Data clustering, in general, is the task of automatically grouping data points into meaningful groups, known as clusters. In a typical large data mining application, data is not only collected over a period of time, but the relationship between data points can change over that period too. It is important that the clustering does not deviate too much from the recent past due to a sudden change in the relationships between data points. At the same time, for an evolving change in the nature, the clustering algorithm should reflect the corresponding change in the results as well. In addition, the clustering at that time step should not drastically be different from the clustering of the recent past. This dual objective evolving nature of clustering is radically different from the goal of a traditional clustering algorithm, and falls in the paradigm of evolutionary clustering.
- Proposed a general model for large-scale Evolutionary Clustering based on low-rank Kernel matrix Factorization(ECKF).
- Clusters large evolutionary datasets by the amalgamation of low-rank matrix approximation methods and matrix factorization based clustering.
- We compare the proposed method with evolutionary spectral clustering (ENC) and accumulated K-means.
As can be seen from figure above, the exemplars (representative points) selected by ECKF illustrated by blue dots, nicely represent the underlying data distribution, i.e., no outliers are picked. In addition, we have also plotted SSEs gained from Colibri methods in following figure (a). As can be observed, SSE changes with the evolving nature of the data. Specifically, it increases slightly when noise is added at t1. There is almost no change in SSE when highly correlated nodes are inserted into an existing cluster at t2. When some data points are deleted at t3, it increases since the subspace is shrunk and some of the exemplars are removed. As t4 is a duplicate snapshot of t3, SSE remains unchanged. At t5, SSE first increases significantly due to the addition of a new cluster but comes back to the original range once the subspace is reconstructed based on the total data. Like the case of t4 before, SSE remains unchanged at t6. At t7, although a cluster is removed, SSE does not change because the subspace for the existing clusters is unchanged, and it is enough to estimate the approximation.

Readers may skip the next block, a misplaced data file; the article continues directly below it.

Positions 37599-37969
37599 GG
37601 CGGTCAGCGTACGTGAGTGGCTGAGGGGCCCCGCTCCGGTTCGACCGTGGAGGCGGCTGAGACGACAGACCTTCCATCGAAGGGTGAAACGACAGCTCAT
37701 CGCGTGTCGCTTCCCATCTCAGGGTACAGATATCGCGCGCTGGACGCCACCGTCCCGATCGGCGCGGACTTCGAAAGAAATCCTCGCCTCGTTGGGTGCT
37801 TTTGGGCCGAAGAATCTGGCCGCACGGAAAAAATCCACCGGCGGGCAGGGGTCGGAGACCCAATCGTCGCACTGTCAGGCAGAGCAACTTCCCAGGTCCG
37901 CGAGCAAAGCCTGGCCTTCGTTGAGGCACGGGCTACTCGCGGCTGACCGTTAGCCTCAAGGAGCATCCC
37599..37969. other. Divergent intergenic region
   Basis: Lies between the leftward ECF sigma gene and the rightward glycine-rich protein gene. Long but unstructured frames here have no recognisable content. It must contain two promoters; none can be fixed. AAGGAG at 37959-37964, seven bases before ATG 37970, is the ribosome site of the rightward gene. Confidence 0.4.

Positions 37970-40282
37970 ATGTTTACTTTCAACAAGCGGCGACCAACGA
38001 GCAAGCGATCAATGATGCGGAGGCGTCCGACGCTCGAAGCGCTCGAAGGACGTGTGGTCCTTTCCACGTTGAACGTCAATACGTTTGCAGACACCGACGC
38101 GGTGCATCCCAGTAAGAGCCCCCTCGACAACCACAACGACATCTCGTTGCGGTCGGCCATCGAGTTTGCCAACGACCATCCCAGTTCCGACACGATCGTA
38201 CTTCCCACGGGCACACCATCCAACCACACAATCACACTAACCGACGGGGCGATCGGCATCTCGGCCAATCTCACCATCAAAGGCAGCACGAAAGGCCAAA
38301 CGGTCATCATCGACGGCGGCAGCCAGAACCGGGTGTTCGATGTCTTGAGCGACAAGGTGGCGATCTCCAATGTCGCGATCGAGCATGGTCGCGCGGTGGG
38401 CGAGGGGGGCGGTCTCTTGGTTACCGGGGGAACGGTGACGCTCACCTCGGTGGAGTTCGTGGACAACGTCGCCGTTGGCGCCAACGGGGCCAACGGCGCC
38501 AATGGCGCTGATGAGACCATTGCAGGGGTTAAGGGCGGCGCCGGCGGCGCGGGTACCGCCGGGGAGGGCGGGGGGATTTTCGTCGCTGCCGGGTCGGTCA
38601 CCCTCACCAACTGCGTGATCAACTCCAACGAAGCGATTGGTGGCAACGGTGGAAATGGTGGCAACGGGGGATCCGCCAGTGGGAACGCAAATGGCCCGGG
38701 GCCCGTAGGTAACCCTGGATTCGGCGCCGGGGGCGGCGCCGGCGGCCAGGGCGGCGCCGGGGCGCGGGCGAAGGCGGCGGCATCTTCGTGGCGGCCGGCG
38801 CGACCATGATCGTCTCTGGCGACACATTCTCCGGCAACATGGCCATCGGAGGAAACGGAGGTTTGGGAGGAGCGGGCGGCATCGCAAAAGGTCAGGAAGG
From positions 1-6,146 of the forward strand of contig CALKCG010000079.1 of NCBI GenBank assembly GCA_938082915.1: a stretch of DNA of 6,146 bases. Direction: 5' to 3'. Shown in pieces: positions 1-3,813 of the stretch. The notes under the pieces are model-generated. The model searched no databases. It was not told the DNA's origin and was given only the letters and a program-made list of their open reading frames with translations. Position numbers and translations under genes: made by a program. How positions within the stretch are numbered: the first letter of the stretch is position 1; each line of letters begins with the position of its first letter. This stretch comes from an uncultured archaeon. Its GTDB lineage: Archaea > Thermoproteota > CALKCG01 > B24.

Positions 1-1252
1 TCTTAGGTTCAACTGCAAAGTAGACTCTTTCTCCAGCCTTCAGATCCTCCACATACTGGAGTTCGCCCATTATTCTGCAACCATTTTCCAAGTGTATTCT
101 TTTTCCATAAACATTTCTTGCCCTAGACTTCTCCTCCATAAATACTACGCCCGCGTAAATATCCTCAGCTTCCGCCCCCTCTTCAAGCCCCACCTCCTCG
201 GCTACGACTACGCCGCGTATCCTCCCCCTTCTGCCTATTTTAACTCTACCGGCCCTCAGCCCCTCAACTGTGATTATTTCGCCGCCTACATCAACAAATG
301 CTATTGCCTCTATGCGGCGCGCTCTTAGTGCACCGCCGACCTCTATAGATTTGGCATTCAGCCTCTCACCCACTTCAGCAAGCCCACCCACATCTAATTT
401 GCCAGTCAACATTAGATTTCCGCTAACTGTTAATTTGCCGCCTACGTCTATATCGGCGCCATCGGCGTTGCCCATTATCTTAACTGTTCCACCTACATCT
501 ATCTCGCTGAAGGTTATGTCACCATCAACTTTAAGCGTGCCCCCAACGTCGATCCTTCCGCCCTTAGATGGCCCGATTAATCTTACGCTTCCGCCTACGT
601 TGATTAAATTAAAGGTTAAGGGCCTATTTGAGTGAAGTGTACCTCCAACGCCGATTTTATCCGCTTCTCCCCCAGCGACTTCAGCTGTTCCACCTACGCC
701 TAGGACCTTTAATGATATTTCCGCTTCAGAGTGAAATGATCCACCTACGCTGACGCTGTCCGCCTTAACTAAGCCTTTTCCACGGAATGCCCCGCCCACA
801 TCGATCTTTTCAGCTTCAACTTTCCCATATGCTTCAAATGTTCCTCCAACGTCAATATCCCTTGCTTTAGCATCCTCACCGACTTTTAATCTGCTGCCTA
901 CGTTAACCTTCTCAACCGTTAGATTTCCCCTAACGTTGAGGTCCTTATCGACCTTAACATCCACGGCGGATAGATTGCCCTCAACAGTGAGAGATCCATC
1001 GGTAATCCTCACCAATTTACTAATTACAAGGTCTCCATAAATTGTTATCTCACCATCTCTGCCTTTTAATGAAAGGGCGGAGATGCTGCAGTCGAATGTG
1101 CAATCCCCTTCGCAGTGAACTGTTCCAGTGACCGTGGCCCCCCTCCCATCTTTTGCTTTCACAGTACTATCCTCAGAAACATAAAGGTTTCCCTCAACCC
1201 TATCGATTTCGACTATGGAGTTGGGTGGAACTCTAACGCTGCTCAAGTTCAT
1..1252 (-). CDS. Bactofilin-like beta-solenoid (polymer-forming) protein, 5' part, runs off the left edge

- To further examine the subspace, we plotted the number of exemplars for each time step in following figure (b). We can see that when noise or new nodes are added, the subspace grows, such as in the case of t1, t2 and t5. On the other hand, when nodes are deleted like t3 and t7, the subspace shrinks. Hence, the size of subspace reflects the complexity of data structure.
- To evaluate the performance of ECKF on real world data, we selected two publicly available social network datasets. The first dataset is collected from Pubmed database.